ECCLESIOLOGY (A Study Of The Church)


A.Overbey says, “According to most scholars the word church comes from a Greek word meaning ‘the Lord’s’ with the word house usually understood.” (The Meaning of Ecclesia in the N.T.. – Overbey, p. 7)
B.The Greek “kuriakos”:
1.Easton’s Bible dictionary says, “Derived probably from the Greek kuriakon (i.e., “the Lord’s house), which was used by ancient authors for the place of worship. In the New Testament is is the translation of the Greek word ecclesia, which is synonymous with the Hebrew kahal of the Old Testament, both words meaning simply an assembly, the character of which can only be known from the connection in which the word is found. There is no clear instance of its being used for a place of meeting or of worship, although in post-apostolic times it early received this meaning. Nor is this word ever used to denote the inhabitants of a country united in the same profession, as when we say the “Church of England,” the “Church of Scotland,” etc.
2.Smith’s Bible Dictionary says,
a.The derivation of the word is generally said to be from the Greek kuriakon, “belonging to the Lord”. But the derivation has been too hastily assumed. It is probably connected with kirk,the Latin circus, circulus, the Greek kuklos, (kuklos), because the congregations were gathered in circles.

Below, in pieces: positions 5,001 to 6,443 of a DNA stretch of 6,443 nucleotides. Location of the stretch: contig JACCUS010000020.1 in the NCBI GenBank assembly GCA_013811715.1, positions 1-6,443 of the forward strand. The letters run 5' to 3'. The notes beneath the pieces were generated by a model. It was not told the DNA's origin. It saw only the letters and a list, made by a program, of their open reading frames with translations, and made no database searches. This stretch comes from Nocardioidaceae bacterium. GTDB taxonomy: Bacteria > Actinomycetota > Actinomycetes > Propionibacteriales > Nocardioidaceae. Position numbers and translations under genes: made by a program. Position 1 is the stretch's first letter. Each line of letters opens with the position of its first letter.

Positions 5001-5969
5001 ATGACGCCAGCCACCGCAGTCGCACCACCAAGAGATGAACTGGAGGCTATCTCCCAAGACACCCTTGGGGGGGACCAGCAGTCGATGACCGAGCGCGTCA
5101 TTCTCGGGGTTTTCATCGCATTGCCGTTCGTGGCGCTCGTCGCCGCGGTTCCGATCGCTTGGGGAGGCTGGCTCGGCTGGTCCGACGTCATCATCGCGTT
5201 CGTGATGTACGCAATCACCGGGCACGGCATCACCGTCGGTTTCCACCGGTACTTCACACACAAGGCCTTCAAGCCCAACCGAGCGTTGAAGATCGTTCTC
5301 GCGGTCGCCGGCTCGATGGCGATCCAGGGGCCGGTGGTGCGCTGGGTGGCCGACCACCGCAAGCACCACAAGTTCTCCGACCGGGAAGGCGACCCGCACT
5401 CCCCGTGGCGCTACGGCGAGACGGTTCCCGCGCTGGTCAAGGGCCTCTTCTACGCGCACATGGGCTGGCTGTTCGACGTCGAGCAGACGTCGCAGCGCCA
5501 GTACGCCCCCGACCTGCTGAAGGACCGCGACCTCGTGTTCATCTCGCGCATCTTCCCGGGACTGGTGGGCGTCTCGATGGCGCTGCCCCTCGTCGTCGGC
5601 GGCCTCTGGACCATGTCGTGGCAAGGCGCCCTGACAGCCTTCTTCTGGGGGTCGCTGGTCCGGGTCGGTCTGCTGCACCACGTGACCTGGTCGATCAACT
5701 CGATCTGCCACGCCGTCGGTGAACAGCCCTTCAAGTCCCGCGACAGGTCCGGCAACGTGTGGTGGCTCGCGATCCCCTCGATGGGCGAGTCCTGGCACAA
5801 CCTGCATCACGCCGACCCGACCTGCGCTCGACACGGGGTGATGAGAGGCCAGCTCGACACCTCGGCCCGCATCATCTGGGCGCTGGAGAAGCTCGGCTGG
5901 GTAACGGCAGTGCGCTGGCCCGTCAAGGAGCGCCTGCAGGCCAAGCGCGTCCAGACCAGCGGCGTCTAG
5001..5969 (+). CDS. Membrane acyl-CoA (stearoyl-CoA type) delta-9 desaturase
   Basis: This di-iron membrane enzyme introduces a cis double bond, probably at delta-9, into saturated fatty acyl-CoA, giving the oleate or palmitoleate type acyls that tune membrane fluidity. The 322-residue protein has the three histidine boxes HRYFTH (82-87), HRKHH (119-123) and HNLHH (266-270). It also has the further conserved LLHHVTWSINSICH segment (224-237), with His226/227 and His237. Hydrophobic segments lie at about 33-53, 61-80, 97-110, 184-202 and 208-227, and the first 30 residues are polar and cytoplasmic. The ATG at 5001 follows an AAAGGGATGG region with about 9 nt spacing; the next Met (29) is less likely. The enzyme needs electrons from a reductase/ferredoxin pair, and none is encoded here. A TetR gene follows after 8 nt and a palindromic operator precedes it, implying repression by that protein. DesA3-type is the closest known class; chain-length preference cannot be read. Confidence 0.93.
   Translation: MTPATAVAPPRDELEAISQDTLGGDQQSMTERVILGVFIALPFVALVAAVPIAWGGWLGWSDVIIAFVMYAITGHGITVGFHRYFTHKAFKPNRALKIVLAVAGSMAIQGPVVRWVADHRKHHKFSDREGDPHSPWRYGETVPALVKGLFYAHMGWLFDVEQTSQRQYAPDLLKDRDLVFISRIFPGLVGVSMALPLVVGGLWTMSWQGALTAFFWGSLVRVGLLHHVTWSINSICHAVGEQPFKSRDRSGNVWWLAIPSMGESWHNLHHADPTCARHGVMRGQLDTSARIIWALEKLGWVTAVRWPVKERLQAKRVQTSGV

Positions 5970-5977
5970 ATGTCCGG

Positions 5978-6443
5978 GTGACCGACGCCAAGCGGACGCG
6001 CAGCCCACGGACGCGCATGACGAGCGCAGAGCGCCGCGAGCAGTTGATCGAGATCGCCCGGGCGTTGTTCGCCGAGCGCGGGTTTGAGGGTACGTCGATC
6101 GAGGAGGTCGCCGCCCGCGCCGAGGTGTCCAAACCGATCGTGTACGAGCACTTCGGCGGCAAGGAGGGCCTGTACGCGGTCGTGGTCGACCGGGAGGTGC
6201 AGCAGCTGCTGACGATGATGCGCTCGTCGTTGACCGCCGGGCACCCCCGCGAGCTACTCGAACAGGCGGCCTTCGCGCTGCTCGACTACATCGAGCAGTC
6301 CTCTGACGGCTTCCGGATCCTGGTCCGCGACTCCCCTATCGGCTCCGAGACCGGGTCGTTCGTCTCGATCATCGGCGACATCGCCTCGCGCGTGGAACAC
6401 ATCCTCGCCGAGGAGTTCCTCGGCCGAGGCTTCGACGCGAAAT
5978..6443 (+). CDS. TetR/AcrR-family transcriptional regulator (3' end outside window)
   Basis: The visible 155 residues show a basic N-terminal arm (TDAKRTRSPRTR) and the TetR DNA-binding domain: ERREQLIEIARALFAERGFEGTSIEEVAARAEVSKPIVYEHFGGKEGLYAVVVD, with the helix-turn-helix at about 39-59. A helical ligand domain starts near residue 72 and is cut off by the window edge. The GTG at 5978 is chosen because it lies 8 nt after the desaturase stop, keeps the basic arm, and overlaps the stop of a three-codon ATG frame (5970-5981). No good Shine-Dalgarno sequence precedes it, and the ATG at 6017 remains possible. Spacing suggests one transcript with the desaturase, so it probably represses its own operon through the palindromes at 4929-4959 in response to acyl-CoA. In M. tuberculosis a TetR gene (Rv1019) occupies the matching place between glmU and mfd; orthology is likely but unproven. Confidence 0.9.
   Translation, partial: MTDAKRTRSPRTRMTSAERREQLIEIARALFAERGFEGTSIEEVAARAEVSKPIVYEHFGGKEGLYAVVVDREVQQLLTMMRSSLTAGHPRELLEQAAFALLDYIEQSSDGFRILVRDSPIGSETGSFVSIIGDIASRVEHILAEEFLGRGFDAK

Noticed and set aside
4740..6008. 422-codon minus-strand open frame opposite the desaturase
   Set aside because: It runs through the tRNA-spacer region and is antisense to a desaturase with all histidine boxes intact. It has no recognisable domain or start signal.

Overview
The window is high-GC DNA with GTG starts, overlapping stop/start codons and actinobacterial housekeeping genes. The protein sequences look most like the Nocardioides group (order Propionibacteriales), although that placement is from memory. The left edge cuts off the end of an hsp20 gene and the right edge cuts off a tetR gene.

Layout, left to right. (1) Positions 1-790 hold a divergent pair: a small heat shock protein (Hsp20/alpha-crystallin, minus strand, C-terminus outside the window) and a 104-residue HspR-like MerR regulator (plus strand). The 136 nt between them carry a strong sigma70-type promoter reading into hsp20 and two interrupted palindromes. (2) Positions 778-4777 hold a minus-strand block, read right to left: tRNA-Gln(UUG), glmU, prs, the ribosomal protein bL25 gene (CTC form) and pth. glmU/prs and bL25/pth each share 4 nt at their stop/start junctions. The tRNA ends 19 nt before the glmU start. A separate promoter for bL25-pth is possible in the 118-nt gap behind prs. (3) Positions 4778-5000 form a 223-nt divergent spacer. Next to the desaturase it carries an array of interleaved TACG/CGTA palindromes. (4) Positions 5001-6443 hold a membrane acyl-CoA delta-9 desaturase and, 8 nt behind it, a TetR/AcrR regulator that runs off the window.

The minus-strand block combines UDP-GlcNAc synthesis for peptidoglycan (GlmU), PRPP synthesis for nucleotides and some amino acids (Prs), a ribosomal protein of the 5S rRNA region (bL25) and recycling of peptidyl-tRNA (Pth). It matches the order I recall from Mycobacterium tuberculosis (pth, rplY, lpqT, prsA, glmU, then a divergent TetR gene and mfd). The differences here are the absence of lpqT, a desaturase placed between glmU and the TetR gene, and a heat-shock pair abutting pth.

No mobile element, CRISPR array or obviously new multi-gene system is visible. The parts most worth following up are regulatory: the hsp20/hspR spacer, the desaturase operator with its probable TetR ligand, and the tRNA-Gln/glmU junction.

b.Ecclesia, the Greek word for church, originally meant an assembly called out by the magistrate, or by legitimate authority. It was, in this last sense, that the word was adapted and applied by the writers of the New Testament to the Christian congreagation.
3.Kuriakos used in the New Testament.
a.Revelation 1:10, “I was in the Spirit on the Lord’s day (kuriake hemera), and heard behind me a great voice, as of a trumpet.”
b.I Corinthians 11:20, “When ye come together therefore into one place, this is not to eat the Lord’s Supper (kuriakon deipnon).”

A.Ecclesia – the Church – B. H. Carrol
B.Ekklesia – the Church – Bob L. Ross
C.Theodosia Earnest, Bol. II – A. C. Dayton

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